Recess 29 is formed by the interconnected bodies, so that the outer surface of the auxiliary panel is substantially flush with the surfaces of the glass fiber sub-layers 15b associated with bodies 10. Sub-layers 15b are spaced outwardly from the cores 11 to cover and attach to filler sheets 31 extending in parallel sandwiched relation to or with the cores 11. Filler sheets 31 typically consist of lightweight plastic material such as styrene, for example. Sub-layers 15b merge with sub-layers 15a, at the stepped locations 15c adjacent the ends of filler sheets 31. Auxiliary panel 24 may be pressed into position, with slight interference with the shoulders 15d, or they may be bonded to those shoulders or to sub-layers 15a.

Accordingly, complete shielding is provided, in a flush-surfaced assembly, which may be easily assembled to form an enclosure 35 in a larger room 36 (see FIG. 6), and easily removed, if required.

FIG. 3 is similar to FIG. 2, but shows an alternative method of retaining the auxiliary panel 24 in position. Panel 24 incorporates a web 38 that projects between the flanges 17, for removable fastener retention. Web 38 may consist of molded glass fibers and resin.

In FIG. 4, the units 10 are same as in FIG. 2, excepting that instead of extending in parallel end-to-end relation, they extend in planes which are relatively normal to one another, for forming a corner of the enclosure. An auxiliary panel 124 having L-shape overlaps both units 10, i.e. extends in the now separated sub-recesses 129, which also now have L-shape, thereby to form a corner, as shown in FIG. 6. Note that the surfaces 129a of the panel 124 are substantially flush with outer surfaces of layers 15b on units 10. The panel 124 may be lightly bonded to layers 15a; also panel 124 is shown to incorporate styrene or other plastic layers 40 between glass fiber and resin layers 126 and 127. Accordingly, full corner radiation shielding is provided.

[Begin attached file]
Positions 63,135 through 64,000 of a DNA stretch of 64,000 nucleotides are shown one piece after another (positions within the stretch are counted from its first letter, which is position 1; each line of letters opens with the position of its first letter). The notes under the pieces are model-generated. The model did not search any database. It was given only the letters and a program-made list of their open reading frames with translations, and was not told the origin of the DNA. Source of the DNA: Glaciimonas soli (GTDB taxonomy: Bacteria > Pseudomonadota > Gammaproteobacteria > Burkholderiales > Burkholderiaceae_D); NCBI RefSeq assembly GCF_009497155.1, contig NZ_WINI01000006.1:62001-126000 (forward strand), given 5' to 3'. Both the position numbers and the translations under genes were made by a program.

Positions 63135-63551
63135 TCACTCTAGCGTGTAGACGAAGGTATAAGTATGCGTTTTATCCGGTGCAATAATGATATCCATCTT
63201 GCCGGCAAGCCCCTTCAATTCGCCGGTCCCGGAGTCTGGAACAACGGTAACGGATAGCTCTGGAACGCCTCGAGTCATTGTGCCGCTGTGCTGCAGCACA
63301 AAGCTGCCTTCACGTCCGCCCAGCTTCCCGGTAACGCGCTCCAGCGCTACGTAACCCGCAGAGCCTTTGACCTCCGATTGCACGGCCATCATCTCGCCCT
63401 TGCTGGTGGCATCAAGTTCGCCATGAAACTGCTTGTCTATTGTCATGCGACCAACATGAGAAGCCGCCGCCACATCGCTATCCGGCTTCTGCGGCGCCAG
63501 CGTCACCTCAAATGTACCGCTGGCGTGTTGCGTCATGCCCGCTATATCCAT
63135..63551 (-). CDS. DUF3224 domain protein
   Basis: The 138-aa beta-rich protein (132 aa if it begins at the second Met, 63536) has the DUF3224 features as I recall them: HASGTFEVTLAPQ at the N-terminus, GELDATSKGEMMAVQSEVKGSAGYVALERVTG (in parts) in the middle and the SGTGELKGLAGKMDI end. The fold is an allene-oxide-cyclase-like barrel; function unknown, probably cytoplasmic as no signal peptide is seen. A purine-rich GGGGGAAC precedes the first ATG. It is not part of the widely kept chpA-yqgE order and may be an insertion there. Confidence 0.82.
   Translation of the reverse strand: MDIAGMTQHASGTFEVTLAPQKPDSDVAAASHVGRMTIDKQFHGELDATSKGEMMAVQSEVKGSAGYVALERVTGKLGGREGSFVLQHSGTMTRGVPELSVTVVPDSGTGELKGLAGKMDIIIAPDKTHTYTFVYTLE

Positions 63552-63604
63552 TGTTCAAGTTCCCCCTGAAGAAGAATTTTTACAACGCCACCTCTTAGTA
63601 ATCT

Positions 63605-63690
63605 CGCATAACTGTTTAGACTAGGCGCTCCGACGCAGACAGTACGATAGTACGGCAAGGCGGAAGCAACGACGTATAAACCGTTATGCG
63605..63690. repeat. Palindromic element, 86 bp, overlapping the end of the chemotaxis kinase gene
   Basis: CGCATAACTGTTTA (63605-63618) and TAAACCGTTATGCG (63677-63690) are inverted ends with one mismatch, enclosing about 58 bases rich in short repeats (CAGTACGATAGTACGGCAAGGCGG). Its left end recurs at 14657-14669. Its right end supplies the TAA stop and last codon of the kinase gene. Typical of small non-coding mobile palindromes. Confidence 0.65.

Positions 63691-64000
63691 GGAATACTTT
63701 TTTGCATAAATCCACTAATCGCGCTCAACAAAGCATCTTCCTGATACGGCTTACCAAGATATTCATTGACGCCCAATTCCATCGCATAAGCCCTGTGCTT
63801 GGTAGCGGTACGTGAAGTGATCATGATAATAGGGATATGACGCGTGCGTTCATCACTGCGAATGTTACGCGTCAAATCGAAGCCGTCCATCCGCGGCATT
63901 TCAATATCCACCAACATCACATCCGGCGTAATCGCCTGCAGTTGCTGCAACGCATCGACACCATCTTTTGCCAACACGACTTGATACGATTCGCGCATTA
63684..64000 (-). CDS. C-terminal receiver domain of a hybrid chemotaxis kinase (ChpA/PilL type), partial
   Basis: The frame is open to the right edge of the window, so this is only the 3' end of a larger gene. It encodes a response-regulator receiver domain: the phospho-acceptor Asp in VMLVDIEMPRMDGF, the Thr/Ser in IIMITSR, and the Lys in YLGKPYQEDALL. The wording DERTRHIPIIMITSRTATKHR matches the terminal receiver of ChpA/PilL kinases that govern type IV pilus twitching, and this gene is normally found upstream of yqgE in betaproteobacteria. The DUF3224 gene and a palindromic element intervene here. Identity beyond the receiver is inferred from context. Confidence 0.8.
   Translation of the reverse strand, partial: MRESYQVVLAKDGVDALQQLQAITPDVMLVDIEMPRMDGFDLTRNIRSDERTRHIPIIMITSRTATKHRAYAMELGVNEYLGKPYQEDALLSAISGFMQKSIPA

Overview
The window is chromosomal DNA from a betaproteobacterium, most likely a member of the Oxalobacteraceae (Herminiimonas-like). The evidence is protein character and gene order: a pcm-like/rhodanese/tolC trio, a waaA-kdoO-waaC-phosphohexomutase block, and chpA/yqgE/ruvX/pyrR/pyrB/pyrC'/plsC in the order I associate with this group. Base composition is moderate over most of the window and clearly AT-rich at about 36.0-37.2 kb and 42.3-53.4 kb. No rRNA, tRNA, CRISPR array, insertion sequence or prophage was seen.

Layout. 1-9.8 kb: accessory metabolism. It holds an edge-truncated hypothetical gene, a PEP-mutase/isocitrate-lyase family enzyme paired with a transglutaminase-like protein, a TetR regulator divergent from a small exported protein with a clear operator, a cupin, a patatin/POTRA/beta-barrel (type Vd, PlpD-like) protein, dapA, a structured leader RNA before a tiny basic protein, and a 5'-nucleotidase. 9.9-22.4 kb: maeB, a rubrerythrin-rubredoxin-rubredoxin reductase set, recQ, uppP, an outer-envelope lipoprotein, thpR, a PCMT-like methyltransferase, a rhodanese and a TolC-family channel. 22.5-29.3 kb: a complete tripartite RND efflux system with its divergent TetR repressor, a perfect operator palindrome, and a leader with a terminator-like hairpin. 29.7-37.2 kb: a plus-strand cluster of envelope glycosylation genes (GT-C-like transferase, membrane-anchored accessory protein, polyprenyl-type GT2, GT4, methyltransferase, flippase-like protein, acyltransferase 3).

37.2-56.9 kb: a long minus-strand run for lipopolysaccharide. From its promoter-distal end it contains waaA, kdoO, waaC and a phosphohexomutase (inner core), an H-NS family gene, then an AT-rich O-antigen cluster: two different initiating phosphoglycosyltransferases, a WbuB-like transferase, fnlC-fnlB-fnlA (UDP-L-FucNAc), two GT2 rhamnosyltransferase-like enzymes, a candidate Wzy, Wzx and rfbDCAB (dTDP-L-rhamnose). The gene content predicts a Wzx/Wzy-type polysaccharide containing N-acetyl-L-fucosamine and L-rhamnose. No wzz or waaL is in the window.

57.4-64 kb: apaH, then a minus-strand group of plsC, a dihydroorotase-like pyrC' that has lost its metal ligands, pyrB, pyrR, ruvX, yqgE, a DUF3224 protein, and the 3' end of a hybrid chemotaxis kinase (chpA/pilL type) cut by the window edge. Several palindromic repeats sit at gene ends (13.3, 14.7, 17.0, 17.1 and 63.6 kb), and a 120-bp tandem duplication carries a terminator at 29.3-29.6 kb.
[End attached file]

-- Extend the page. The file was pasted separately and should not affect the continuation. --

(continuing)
In FIG. 5 the L-shaped corner panel 224 extends about and adjacent non-flanged ends of units 10, one unit end abutting the side of the other unit, as shown. Full corner radiation shielding is then provided. (See lead layers 211 and 225 extending in overlapping relation).

Patent Citations
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US2858451 *Mar 7, 1955Oct 28, 1958Herman I SilversherLaminar ray shielding materials
US3134020 *Jan 24, 1961May 19, 1964Harold ShoenfeldRadiation protective panels
US3299270 *Nov 18, 1965Jan 17, 1967D Avella Benjamin ARadiation-proof strip for wall and ceiling panel having a groove formed by two bifurcations